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Connecticut Could Become First State To Label GMOs

Connecticut representative Richard Roy believes citizens of his state have a right to know what's in their food.


Photo: I-5 Manufacture And Design (flickr)

No states currently have laws requiring all products containing GMOs be labeled.

A Connecticut lawmaker is introducing a bill that would require foods with genetically modified organisms to be labeled if sold in the state.

Rep. Richard Roy says the bill has garnered bipartisan support and is expected to pass the Environment Committee, of which he is co-chair.

Roy says he is not making a judgement call on GMOs; rather consumers have the right to know.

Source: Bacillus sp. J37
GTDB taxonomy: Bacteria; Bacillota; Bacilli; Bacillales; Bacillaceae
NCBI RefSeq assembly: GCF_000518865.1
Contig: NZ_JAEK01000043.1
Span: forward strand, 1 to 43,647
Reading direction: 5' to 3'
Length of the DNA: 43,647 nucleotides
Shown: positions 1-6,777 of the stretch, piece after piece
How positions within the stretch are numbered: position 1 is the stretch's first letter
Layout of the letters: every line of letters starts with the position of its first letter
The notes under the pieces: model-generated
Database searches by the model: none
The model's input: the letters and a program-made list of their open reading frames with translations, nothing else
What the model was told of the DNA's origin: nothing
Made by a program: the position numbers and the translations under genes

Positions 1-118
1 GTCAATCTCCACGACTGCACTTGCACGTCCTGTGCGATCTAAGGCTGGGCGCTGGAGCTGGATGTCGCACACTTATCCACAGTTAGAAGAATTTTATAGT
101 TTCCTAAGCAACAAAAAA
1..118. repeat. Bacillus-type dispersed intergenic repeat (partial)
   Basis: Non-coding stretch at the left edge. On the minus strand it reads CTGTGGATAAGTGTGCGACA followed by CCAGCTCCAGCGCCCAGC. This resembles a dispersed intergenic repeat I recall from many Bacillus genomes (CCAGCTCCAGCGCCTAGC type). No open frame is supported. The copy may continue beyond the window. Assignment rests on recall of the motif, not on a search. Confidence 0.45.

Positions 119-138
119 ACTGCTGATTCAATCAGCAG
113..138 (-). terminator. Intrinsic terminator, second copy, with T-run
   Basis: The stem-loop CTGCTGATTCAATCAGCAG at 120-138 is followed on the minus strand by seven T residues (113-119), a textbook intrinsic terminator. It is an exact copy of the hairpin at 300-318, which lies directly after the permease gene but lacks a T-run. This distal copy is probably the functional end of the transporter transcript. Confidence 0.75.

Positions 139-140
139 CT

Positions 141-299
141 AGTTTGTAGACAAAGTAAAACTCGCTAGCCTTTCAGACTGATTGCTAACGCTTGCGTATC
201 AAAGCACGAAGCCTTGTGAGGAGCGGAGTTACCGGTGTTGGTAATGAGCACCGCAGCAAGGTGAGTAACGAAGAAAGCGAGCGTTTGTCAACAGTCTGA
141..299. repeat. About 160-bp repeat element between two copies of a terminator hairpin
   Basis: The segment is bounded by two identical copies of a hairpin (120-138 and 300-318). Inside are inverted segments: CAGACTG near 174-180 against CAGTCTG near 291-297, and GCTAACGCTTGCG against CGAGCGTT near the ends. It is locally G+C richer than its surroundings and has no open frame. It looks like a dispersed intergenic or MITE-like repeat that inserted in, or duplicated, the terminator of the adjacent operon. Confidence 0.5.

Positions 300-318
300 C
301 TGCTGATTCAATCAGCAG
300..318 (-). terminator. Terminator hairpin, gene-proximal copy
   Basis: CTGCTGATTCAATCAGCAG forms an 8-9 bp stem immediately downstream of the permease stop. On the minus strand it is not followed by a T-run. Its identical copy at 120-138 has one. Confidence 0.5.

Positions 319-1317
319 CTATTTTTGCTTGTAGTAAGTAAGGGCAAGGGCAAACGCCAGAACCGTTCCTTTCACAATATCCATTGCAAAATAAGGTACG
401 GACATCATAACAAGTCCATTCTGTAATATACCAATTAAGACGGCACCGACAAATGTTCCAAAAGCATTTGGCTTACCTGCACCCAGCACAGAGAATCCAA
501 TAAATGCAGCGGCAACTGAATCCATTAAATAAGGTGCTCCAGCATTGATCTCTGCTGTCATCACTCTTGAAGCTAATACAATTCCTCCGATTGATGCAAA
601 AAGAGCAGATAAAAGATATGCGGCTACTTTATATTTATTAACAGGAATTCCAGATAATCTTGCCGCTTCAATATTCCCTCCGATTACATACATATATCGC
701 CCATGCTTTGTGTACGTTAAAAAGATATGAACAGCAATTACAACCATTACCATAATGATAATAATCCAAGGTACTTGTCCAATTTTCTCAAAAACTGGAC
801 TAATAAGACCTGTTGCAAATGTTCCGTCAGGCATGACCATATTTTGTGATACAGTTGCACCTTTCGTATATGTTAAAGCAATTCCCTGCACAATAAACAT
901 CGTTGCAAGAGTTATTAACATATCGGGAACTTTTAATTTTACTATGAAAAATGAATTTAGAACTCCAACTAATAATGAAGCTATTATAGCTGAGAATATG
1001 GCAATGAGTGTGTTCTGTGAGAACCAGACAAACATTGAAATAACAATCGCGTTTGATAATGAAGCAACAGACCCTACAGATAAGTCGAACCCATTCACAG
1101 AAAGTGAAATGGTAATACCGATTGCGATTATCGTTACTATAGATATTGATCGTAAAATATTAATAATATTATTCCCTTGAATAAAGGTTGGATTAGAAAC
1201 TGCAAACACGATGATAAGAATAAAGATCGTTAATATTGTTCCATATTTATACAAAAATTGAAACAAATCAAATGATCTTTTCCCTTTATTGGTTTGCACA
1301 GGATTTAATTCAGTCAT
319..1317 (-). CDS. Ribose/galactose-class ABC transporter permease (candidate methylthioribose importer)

Currently no state requires GMOs to be labeled, but 18 states total are considering such a law.

The FDA contends GMOs are safe for human consumption, and all food that contains the organisms must pass testing to be considered safe.

Food manufacturers have bristled at the notion of state-by-state labeling, saying it will make selling across state lines difficult and more expensive.

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Liz Leslie

Liz Leslie is a journalist based in Chicago. When she's not writing about food, she's likely eating food. Or dreaming about food.

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